Other sub-groups say they do not necessarily share the PAD’s anti-Thaksin sentiment but are ready to join forces if they feel their business interests or the country’s political and economic stability are under threat.
The PAD has held rallies over a territorial dispute with Cambodia that fizzled out and its campaign call to back no one in the 2011 election backfired because the protest ballots were cast mostly by supporters of the then-ruling Democrat Party. This helped Yingluck’s Puea Thai Party romp to victory.
It also soured the marriage of convenience between the PAD and the Democrats. Today, they share a disdain for Thaksin and a similar support base, but little else.
The two sides “have never been friends”, says PAD co-leader Chamlong.
Even so, the yellow shirts may be forced to rekindle that relationship and get the Democrats’ supporters and their friends in big business behind another street campaign.
“The yellow shirts need the Democrat party,” said Kan of the Siam Intelligence Unit. “Otherwise they will not survive.”
A yellow shirt revival also raises the potential of conflict with a red-shirted pro-Thaksin movement that helped propel Yingluck to power.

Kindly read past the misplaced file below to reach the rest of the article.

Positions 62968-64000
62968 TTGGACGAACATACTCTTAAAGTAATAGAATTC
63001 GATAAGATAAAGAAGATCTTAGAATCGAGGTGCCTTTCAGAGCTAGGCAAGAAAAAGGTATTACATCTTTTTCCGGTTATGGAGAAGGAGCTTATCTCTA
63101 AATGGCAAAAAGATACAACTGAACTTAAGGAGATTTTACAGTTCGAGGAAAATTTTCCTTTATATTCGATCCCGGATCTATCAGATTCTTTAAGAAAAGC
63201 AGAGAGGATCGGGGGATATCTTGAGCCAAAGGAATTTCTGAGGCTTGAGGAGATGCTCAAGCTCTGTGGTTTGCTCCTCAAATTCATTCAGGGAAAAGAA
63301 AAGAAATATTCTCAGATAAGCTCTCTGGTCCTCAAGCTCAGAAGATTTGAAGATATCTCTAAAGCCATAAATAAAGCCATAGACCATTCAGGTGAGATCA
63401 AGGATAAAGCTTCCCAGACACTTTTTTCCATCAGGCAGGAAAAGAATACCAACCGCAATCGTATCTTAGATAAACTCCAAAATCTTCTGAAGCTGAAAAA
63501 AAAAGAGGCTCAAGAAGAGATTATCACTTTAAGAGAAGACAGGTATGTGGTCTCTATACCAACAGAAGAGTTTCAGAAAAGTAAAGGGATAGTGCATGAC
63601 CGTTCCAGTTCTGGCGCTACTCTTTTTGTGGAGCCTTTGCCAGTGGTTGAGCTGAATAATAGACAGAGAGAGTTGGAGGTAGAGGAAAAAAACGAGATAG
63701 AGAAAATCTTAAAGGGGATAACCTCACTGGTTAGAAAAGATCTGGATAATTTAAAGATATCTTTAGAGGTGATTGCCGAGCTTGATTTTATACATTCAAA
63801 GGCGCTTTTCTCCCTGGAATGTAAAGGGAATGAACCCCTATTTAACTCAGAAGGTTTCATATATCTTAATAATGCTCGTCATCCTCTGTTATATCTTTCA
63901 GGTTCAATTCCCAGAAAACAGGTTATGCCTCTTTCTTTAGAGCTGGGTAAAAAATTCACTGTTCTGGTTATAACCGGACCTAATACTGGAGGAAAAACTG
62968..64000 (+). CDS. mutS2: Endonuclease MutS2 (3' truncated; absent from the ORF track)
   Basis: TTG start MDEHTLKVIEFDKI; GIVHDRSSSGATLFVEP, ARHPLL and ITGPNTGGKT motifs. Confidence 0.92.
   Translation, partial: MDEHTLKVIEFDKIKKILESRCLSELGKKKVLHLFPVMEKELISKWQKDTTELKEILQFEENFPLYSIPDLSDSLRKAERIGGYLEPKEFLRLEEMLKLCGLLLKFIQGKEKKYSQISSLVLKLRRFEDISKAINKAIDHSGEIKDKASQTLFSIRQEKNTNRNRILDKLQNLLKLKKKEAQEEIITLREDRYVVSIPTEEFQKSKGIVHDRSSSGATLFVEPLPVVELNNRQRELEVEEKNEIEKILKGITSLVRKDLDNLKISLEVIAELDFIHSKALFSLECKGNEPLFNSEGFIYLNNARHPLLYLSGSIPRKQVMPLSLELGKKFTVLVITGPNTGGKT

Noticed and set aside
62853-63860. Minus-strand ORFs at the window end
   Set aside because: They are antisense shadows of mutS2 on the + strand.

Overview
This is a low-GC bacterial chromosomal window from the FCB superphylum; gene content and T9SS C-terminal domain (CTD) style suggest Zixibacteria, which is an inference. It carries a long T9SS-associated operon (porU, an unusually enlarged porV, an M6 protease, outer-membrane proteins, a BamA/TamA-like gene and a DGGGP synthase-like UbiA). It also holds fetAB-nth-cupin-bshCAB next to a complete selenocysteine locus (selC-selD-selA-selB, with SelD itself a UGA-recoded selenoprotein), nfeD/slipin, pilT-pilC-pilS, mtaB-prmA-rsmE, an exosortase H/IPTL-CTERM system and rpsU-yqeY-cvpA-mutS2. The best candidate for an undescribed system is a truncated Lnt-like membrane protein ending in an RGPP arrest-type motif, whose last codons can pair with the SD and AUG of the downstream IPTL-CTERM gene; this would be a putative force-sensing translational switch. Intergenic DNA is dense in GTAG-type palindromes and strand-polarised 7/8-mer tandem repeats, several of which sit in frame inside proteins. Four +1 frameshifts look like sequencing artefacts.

Formally known as the United Front for Democracy Against Dictatorship, its months-long anti-government protest in Bangkok in 2010 ended with a military crackdown in which 92 people died.
Parliament agreed this month to suspend debate on the reconciliation bill and a constitutional change bill until the new house session in August after the Democrats, Thailand’s main opposition party, complained the changes could undermine Thailand’s revered monarchy.
Tensions have temporarily eased, but the fate of the government’s constitutional change bill will be decided by the court next month. If given the green light to go ahead, anti-government groups will be ready to step in.
“If parliament decides to debate this bill, the PAD will immediately protest at a level that will make the government sit up and listen,” said Parnthep Pourpongpan, the PAD’s spokesman. (Editing by Andrew R.C. Marshall and Ron Popeski)